Without a significant, serious and immediate increase in diversity and inclusion, the conservation community will become a movement of the past instead of a guiding principle of the future. The Doris Duke Conservation Scholars Program at the University of Washington is a multi-summer, undergraduate experiential-learning program focused on the themes of biodiversity, food, climate, and water across urban and wild spaces.
Last summer, two dozen stellar freshmen and sophomores from all over the country — and diverse along all axes: race, ethnicity, socio-economics, area of study — gathered in WA for this immersion/field-based course. They traveled all over the state and addressed a range of conservation issues through a variety of ecological and social science lenses. The overarching theme? How we can best grow an inclusive and diverse conservation movement.
To find out more information please check out this pdf file: doris duke conservation
The deadline is January 29th! Make haste!
Wondering what you’ll be doing after graduation?…Fret not—distract yourself —and come to this Monday’s information session on Jan. 12th in LaForce Hall Seminar Room at 7:00PM to hear first-hand from Middlebury alum, Stu Fram ’13, who is the current 2-year Fellow working on issues important to the sustainable development of Vermont’s future. THIS IS AN AMAZING FELLOWSHIP! Email me if you have any questions; the instructions for applying to this job are on MOJO, use keyword “High Meadows”. This is an amazing experience to apply your know-how by working in the fields of renewable energy, transportation, food systems, and land use.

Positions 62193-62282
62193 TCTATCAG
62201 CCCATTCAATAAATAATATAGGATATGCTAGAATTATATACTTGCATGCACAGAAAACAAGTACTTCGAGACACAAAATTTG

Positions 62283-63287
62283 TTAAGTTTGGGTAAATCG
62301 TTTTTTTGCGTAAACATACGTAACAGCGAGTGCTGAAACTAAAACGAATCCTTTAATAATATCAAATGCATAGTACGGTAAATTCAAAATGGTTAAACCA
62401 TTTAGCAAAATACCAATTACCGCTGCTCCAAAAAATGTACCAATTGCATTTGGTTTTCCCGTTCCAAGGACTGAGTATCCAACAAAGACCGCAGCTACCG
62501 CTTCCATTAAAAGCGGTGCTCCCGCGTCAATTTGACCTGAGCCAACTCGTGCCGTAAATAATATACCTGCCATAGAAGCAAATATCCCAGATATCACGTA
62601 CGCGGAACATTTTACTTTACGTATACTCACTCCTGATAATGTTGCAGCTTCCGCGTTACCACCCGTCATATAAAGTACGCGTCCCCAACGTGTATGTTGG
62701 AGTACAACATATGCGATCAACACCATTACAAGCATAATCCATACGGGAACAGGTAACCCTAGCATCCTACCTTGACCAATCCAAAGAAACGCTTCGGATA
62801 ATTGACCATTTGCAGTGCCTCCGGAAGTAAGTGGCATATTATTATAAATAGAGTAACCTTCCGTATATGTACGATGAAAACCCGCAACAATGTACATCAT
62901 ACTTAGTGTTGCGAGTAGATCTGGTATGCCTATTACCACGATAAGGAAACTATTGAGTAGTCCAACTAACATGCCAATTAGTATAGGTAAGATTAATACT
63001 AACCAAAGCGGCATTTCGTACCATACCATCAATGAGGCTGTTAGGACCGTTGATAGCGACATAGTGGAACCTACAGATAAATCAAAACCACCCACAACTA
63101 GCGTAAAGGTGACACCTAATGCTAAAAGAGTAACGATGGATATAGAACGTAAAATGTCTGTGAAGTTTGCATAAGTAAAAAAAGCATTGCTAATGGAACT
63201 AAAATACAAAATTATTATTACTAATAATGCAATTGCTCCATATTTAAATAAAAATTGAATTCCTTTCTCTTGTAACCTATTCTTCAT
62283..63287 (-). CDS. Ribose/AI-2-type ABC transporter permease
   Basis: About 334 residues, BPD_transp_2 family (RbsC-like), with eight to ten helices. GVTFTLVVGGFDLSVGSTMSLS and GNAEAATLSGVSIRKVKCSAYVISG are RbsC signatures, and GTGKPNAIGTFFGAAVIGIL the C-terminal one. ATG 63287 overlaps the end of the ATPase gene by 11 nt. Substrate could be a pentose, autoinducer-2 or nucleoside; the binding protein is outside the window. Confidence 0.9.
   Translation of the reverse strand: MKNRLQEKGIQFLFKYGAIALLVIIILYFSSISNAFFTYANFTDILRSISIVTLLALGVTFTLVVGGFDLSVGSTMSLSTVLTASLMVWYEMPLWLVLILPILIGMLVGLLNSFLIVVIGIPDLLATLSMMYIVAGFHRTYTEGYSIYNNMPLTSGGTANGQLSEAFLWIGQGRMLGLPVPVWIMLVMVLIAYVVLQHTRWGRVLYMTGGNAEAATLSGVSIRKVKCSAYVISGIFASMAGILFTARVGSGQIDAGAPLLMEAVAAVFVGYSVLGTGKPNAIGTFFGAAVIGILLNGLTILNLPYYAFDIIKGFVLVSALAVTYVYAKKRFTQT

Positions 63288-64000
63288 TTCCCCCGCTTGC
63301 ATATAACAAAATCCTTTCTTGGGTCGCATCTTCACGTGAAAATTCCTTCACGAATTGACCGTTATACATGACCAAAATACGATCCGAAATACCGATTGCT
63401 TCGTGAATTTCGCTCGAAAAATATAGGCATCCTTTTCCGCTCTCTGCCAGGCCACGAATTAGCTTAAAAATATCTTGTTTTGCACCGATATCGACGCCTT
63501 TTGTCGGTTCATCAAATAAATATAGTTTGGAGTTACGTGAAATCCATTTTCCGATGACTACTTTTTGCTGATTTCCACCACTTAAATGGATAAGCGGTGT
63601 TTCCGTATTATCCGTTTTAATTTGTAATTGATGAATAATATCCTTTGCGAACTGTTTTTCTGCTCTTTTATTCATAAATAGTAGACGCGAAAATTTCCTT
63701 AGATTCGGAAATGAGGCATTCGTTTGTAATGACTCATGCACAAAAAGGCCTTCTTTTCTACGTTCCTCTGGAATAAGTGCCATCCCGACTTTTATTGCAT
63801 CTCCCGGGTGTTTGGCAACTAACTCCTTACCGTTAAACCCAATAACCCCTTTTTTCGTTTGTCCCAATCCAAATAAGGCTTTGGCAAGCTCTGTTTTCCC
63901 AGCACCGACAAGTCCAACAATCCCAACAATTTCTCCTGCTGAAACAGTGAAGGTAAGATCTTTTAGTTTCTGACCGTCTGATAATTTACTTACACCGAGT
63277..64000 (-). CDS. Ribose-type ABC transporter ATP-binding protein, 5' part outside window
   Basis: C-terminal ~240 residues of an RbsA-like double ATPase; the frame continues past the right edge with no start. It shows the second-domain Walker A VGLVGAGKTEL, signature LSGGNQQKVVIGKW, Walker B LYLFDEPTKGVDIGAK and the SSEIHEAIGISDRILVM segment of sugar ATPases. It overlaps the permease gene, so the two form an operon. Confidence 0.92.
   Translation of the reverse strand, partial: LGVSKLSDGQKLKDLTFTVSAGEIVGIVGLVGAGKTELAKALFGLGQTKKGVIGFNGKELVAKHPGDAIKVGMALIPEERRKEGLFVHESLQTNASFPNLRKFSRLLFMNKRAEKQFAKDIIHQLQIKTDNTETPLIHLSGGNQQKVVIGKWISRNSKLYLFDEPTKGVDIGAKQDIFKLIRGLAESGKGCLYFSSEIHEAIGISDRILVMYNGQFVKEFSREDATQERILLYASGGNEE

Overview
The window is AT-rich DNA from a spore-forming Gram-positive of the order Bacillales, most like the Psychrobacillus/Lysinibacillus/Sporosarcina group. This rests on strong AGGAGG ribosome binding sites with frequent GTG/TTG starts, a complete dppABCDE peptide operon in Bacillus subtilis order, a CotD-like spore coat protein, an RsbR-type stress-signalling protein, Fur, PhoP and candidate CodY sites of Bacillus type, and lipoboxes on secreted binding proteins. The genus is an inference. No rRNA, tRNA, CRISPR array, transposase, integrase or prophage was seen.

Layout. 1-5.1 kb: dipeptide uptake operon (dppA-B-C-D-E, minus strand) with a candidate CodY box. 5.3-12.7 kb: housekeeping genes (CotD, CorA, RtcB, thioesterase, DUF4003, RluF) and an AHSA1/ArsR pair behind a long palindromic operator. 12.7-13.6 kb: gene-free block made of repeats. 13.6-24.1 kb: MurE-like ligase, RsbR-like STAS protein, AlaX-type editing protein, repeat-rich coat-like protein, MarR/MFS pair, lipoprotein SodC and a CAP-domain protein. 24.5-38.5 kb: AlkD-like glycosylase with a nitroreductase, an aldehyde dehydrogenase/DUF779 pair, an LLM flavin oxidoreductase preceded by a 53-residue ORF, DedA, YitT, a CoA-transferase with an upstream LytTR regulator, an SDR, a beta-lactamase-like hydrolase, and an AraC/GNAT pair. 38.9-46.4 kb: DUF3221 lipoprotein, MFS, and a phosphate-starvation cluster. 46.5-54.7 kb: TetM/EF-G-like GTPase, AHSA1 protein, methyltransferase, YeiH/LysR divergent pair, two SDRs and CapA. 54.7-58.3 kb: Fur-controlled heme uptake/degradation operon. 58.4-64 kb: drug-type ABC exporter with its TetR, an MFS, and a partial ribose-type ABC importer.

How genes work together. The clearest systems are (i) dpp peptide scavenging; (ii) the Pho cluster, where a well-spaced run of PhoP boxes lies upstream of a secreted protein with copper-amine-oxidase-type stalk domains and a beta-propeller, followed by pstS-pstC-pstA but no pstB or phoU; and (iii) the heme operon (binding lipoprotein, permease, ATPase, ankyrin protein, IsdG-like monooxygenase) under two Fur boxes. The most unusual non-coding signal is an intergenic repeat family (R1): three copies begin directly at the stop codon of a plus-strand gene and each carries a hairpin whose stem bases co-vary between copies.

http://www.orionmagazine.org/ – Connect now to gain access to thousands of opportunities ranging from environmental education, organic farming to advocacy and management!
Interested in creating economic justice for Vermont farmers through education, grassroots organizing and advocacy? Apply now to work with Rural Vermont, a team of advocators with a vision for a community-based food system which sustains Vermont farmers, communities and lands. There are SEVERAL positions available as Legislative/Policy Interns, Legal Research and Legislative Writing Interns, and Outreach/Membership Development Interns for Winter Term internships!! Check out this link for internship descriptions: WINTER 2015 INTERNSHIPS-rural vermont or visit ruralvermont.org!